NATIONAL PROBLEM OF OBESITY IS HIGH ON RESEARCHER'S AGENDA

08/03/2007
By Used with permission from the Boston Globe Online.

By Christine McConville

Globe Staff

 

As director of UMass-Lowell's Center for Health and Disease Research, Robert Nicolosi knows the toll that obesity takes on adults and children, whose severe weight problems leave them susceptible to diabetes, heart disease, and other serious illnesses.

Now Nicolosi is working to apply that knowledge and concern on the local level. As chairman of the Tyngsborough Board of Health, he believes the role of local health boards should extend beyond the nuts and bolts of local regulation to consider changing the patterns that affect people's lives.

"I wanted to get away from the trash permits, and into children's nutrition," he said last week. "Boards of health should focus on issues that affect young children, such as diabetes and obesity, and on senior citizens' health."

Nicolosi, who holds a doctorate in zoology and biochemistry, is also trying to persuade people in Lowell to adopt some lifestyle changes to address problems of obesity in the city. The center he runs from a cluttered third-floor office at the University of Massachusetts at Lowell's Weed Hall is joining with schools, hospitals, and senior centers to push prevention and early diabetes detection.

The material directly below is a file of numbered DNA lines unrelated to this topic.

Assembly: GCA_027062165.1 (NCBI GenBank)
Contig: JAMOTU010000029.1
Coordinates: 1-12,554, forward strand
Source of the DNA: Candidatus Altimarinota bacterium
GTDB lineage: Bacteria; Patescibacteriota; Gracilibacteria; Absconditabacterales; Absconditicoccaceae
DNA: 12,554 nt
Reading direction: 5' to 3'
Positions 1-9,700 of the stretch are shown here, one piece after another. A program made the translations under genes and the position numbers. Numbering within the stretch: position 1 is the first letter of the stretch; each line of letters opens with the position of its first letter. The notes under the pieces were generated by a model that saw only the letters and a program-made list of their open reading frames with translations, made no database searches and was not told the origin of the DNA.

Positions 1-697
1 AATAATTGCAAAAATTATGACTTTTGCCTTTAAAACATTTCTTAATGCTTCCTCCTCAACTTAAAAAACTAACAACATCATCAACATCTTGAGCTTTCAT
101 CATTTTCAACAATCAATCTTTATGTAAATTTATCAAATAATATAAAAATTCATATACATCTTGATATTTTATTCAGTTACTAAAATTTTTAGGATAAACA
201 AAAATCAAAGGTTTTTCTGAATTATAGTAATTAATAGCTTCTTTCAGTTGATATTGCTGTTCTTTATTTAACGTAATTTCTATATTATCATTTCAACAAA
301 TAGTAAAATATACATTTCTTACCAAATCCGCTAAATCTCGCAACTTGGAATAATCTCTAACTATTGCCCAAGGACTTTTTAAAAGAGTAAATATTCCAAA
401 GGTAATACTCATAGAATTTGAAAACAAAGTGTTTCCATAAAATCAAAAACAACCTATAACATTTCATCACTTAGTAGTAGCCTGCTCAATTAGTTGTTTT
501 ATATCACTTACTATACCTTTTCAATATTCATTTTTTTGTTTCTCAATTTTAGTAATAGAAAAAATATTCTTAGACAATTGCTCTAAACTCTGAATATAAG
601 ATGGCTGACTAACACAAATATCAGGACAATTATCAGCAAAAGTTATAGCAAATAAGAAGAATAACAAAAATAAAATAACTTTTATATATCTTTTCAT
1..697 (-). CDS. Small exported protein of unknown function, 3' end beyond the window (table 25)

In Tyngsborough, Nicolosi has convinced other residents that the health board must change its focus.

"Many people are forward thinkers," said one of Nicolosi's supporters, Tyngsborough Selectman Richard LeMoine."But Bob is an extremely forward thinker."

Nicolosi has successfully pushed for changes in the town's health department to make it better able to meet its new focus.

In June, at Nicolosi's suggestion, Town Meeting agreed to expand the health board from three to five members. LeMoine said the town will hold a special election in November to elect the new members. The members are all volunteers, but they are paid an annual stipend of approximately $1,000, LeMoine said.

Nicolosi has also persuaded the town to waive its hiring freeze and hire a professionally trained health director.

"In Tyngsborough," LeMoine said, "our health department has always been septic-related, trash and recycling focused, but we need the health services to relate to community health.

"We need a person who has [a background as] a public health professional, with an emphasis on community health," he said.

Town officials are putting together a position description now. They are hoping that Nicolosi will help on that end, too. As a research scientist, he has a lot of experience writing grants. In this town, as in others, cash is tight. LeMoine hopes to secure a grant to cover the new health director's salary, not yet determined.

"What Bob brings here can't be underestimated. . . . This is a tremendous opportunity for the town," LeMoine said.

According to UMass data, 10 million Americans are being treated for diabetes, and another 10 million either have undiagnosed diabetes or are at a very high risk of developing the disease.

Those numbers are expected to increase. UMass reports that 60 percent of American adults and 30 percent of school-age children are overweight or obese, and at risk of developing diabetes.